Affiliation: The Guardians of the Veil
Rank: Lesser Jaggling (Rank 3)
Themes: Swans, Royal Law, The River Thames
Background: For centuries, if not millennia, swans have been renowned as birds of beauty, grace, and innocence. They were and are royal birds -- in Great Britain, by ancient law and tradition all swans not otherwise marked belong to the Crown, though it only enforces this claim on certain stretches of the Thames. The practice of Swan Upping, a ceremonial occasion when the Worshipful Company of Dyers and the Worshipful Company of Vintners carry out a census of the swans, has been going on for almost nine hundred years.
Swans are also huge, aggressive, bloody-minded birds with an almost eight foot wingspan and who can hit a man with their wings hard enough to break bone. So there's that too.
The Lady of the Black Swan is a river-spirit associated with the Thames who brings all of these myriad elements together in herself. The spirit claims a venerable antiquity for itself, and for centuries has been one of the right-hand spirits of the river hag Jenny Greenteeth. But wheels turn, and Jenny found herself on the wrong side of certain immortal sages and dangerous werewolves, and is presently withdrawn to the headwaters of the Thames where she can gather her powers and wait for her bindings to wear away (though it may take a century or two). In the meantime, the Lady of the Black Swan has emerged as the most potent of the Thames spirits, laying claim to all of the waters of London, and for some miles in either direction.
Of course, she doesn't claim it for herself. The Lady of the Black Swan, like any other unmarked swan, is the personal property of the Queen of England. As such, the Lady claims the Thames in trust for the Queen, and is merely the administrator of its waters and its spirit life. That the Queen (presumably) is unaware of this is a moot point.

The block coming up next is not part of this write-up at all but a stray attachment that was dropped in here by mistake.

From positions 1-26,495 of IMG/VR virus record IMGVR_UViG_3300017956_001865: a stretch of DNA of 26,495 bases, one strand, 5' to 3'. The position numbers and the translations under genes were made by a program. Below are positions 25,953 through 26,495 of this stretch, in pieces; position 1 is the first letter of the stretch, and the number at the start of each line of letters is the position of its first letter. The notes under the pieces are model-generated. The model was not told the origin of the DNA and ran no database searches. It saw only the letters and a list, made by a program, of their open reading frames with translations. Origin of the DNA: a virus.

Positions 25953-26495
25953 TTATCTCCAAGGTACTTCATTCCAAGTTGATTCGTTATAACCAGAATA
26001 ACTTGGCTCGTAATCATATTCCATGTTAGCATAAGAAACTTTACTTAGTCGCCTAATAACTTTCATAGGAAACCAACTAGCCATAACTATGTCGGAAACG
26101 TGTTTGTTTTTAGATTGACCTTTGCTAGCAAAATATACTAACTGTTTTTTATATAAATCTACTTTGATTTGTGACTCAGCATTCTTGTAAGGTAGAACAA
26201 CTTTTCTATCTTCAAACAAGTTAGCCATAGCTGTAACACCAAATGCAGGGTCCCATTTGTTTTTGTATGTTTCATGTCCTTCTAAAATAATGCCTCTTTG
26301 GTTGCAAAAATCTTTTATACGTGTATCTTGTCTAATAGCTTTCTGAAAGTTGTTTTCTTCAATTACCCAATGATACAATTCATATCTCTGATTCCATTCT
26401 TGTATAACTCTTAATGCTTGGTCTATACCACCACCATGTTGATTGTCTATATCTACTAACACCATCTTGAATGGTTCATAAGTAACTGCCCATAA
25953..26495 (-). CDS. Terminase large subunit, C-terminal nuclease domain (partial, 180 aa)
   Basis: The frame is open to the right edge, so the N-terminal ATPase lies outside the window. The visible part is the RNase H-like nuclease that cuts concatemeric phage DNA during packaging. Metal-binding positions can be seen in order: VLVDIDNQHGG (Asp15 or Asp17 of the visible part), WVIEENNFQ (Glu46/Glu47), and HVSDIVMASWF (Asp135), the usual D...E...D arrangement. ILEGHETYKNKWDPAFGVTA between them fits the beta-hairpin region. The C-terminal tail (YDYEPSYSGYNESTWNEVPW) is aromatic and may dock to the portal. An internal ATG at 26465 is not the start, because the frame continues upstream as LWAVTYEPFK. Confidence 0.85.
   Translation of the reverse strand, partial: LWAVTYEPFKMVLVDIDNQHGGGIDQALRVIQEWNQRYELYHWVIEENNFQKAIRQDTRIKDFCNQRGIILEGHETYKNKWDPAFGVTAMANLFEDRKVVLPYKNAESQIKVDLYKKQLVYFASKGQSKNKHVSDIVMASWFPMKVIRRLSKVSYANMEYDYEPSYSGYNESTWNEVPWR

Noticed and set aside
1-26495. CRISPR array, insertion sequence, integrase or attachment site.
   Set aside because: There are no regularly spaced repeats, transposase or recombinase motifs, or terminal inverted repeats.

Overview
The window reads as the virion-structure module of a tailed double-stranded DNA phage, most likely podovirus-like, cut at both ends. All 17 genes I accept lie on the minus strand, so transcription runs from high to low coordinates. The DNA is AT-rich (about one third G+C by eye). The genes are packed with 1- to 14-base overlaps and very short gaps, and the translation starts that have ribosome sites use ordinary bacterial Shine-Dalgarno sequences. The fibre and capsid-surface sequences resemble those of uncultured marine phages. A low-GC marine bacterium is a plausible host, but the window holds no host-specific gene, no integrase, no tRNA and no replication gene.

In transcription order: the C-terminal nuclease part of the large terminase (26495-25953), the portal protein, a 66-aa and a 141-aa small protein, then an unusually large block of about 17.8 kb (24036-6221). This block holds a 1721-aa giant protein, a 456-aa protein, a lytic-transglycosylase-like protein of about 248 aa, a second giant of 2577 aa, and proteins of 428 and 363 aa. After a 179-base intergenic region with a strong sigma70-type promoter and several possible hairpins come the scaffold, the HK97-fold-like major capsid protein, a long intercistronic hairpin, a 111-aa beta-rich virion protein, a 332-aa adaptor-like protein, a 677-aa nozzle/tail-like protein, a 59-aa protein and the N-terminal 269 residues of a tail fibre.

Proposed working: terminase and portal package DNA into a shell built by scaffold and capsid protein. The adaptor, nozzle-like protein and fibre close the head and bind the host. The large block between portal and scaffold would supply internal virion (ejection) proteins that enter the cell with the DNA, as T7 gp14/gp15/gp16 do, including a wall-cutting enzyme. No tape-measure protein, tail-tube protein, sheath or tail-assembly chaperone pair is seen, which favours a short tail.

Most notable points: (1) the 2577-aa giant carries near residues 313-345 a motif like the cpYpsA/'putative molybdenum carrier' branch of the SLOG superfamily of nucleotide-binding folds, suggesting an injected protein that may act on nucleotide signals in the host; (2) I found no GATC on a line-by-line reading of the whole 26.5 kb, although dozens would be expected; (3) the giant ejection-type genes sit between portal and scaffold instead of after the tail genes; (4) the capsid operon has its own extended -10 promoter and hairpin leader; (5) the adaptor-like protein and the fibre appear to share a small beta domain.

Here's the thing. This is a very good thing, because if the Lady of the Black Swan were not bound to the British Monarchy, she would not be compelled to obey all the laws of the state. And if she were not enjoined from, say, murder, she would be a singularly deadly spirit. She spent at least a century as the lieutenant of a human-sacrifice-demanding river hag, after all.
But the Lady is so bound, and so she is forced to keep her behavior within sharp limits. Unbound, she would be a demon -- the Lady is not of necessity cruel or violent, but she places no value on human life, and is prickly and quick to anger if she feels her prerogatives are in the least way impinged upon. Worse, she chafes at her restrictions, and takes a malign pleasure at finding loopholes in the British legal structure that keeps her so bound -- ill-considered laws, misapplied laws, forgotten laws on the books from the days of Henry VIII, those are her stock in trade. So while the Lady of the Black Swan is not capable of simply tearing apart someone who offends her (or who happens to catch her eye), woe betide the hapless soul who falls afoul of the law or slips between the legal cracks.
Those who do manage to avoid her displeasure, obeying all laws and placating the whims of a mercurial swan princess, find her to be a sharp-tongued but strangely cheerful spirit. The Lady is optimistic by nature, and given sufficient respect can be magnanimous. She has a great respect for freedom and liberty, though she seeks it primarily for herself, secondarily for the other swan-spirits of the Thames, and for anyone else only a distant third. Still, if someone can meet her, avoid any verbal missteps, and make a case for aid that both appeals to the Lady of the Black Swan's fondness for freedom and violates no laws, that someone can gain a powerful ally.
In appearance, the Lady of the Black Swan is a perfectly demure, graceful soul, taking the form either of a beautiful human woman of slight build, wearing a cape of swan feathers, or else of a large, black mute swan, with markings like crowns upon its head and wings. There is something of the ballerina in the Lady's human appearance, really, courtesy of ten thousand performances of Swan Lake. She is often accompanied by lesser swan spirits, who take the form of mute and pretty girls, or smaller swans marked with her sigil.